100% Renewable Energy Gaining Traction As Worldwide Goal

by Rona Fried

Writing about Vancouver’s vote for 100% renewable energy today, I thought, here’s another tipping point we’re reaching.

The idea of reaching for 100% renewable energy suddenly looks realistic and within reach, when just a few years ago it was viewed as a pipe dream. 

Not only does this show how much progress has been made in such a short time – setting the stage for this change in perception – it also shows that leaders are now ready to take this transition on. 

After the first brave leaders do it, others quickly follow, and soon it becomes accepted as something everyone needs to do.

Let Us Declare It NOW: 100% is our Goal!


So far, governments are leading on this, from small towns to some of the world’s largest cities. At December’s Lima Climate Summit over 100 countries adopted a target of net-zero greenhouse gas emissions by 2050.

During September’s Climate Summit, a dozen companies got the ball rolling on REE100, an effort to convince 100 of the world’s largest businesses to run completely on renewable energy by 2020.

Denmark and Scotland, are far along on this path, with goals of 100% renewables by 2050 and 2030, respectively.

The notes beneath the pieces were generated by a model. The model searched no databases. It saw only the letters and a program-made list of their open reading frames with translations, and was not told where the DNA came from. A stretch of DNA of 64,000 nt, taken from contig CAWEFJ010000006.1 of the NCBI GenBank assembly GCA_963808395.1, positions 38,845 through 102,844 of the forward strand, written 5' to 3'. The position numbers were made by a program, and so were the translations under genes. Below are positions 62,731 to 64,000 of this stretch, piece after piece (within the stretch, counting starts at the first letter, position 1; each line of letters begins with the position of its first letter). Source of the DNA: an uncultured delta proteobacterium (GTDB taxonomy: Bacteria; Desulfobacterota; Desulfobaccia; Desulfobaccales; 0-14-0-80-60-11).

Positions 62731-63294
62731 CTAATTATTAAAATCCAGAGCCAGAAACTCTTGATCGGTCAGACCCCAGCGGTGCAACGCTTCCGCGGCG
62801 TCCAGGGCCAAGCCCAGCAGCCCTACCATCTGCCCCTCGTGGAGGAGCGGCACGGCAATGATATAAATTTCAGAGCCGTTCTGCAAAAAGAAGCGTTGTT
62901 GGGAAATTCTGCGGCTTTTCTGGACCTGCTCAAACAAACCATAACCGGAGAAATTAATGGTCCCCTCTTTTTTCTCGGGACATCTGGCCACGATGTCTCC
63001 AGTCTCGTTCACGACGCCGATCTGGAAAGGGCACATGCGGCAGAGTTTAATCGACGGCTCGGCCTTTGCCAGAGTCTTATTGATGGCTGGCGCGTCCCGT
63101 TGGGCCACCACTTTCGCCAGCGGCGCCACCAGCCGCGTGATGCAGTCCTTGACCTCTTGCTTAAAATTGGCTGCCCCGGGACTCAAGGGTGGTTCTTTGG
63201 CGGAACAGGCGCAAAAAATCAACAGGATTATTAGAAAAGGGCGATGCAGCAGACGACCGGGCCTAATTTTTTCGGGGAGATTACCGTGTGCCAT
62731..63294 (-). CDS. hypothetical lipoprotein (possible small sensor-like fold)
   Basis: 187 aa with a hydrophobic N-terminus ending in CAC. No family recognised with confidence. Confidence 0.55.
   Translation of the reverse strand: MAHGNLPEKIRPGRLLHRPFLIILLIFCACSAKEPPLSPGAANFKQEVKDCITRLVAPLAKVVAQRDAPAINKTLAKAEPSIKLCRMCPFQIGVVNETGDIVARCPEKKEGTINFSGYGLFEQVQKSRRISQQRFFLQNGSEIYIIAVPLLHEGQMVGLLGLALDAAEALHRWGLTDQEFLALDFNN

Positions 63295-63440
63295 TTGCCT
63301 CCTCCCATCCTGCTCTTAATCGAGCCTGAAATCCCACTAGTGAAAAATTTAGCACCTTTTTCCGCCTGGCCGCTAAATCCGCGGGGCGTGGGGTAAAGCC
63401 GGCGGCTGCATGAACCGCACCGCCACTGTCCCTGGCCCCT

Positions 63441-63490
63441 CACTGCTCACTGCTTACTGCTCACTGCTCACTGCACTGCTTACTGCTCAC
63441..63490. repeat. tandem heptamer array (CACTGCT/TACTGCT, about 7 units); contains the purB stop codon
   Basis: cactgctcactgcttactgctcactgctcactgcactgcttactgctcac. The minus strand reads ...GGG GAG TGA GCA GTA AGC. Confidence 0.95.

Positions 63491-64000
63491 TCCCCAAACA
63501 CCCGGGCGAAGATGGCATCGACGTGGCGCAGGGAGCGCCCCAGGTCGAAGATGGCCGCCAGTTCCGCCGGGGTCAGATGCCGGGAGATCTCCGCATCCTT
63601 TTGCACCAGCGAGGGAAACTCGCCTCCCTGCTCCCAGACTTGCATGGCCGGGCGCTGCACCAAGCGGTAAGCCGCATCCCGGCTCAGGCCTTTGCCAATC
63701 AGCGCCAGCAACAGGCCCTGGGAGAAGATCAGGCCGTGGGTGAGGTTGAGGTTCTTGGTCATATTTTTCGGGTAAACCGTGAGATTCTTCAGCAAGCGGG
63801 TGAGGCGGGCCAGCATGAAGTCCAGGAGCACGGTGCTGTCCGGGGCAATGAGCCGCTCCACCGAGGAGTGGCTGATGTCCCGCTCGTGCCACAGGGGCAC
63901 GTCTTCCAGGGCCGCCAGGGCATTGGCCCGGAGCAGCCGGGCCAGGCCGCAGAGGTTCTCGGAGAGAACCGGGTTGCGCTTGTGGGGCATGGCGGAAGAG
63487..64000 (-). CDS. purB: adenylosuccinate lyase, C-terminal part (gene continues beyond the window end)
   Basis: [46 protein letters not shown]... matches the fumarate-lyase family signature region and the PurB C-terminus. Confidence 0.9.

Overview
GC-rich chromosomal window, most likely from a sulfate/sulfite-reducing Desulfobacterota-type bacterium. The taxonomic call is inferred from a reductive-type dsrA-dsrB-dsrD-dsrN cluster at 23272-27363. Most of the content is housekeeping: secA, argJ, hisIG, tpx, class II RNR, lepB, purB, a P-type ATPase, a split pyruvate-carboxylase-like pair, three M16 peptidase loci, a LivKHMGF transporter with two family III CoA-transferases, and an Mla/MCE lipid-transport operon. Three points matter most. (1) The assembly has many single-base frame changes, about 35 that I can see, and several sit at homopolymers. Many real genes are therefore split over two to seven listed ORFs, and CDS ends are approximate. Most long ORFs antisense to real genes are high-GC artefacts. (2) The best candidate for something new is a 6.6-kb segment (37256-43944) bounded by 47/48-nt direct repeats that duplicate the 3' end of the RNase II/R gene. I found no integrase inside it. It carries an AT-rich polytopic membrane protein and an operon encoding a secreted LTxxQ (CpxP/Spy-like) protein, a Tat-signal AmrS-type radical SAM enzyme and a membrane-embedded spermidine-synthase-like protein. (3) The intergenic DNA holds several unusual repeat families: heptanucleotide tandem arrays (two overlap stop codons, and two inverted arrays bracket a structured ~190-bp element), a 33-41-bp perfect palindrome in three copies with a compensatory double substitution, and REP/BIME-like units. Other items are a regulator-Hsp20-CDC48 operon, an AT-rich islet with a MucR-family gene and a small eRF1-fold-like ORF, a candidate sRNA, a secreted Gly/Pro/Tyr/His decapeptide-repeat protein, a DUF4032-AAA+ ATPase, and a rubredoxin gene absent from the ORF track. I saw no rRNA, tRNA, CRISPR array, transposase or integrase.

Towns/Cities With 100% Renewable Energy Goals include:

Georgetown, Texas and Leelanau Township, Michigan
these are examples of how the smallest towns and cities can lead on converting completely to renewable energy. Since they don’t much energy to begin with, it doesn’t take a big leap. 

About 20 others in the US are working toward this goal: Aspen, CO; Burlington, VT (already there, but too much reliance on big hydro); Greensburg, KS; Ithaca and East Hampton, NY; Lancaster and Palo Alto, CA.

La Paz, Mexico: 100% solar powered.

In Germany, more than 140 towns, cities and regional networks have achieved 100% renewable energy.

Bonaire, the tiny island in the Caribbean is close to reaching its goal of 100% by 2015 through wind and energy storage. The diesel used for backup will eventually be replaced by algae-based biofuels. 

Copenhagen, Denmark: Carbon neutral by 2025. Offshore wind supplies most of its electricity and the city is working on transportation and heating through combined heat and power  and geothermal energy. Malmö, Sweden has similar goals and they are working together.

Reykjavik, Iceland: 80% of all energy (and 100% of  electricity) comes from hydrogen and geothermal.

Munich, Germany: 100% renewable electricity by 2025. With 1.35 million people, this is Germany’s third largest city. 

Perpignan Méditerranée region in France: already gets 75% of electricity from renewables – its goal is 100% from local projects.

Sydney, Australia: 100% renewables by 2030 and 70% less emissions through a variety of renewable sources, especially  combined heat and power. 

San Diego, California: 100% renewable electricity by 2035 and 50% lower greenhouse gas emissions.

San Jose, California: 100% renewable electricity by 2022, up from 41% now.

Read our article, One More Time: US & World CAN Swiftly Convert to 100% Renewable Energy.

You can track all 100% renewable energy commitments http://go100re.net/ and here:  

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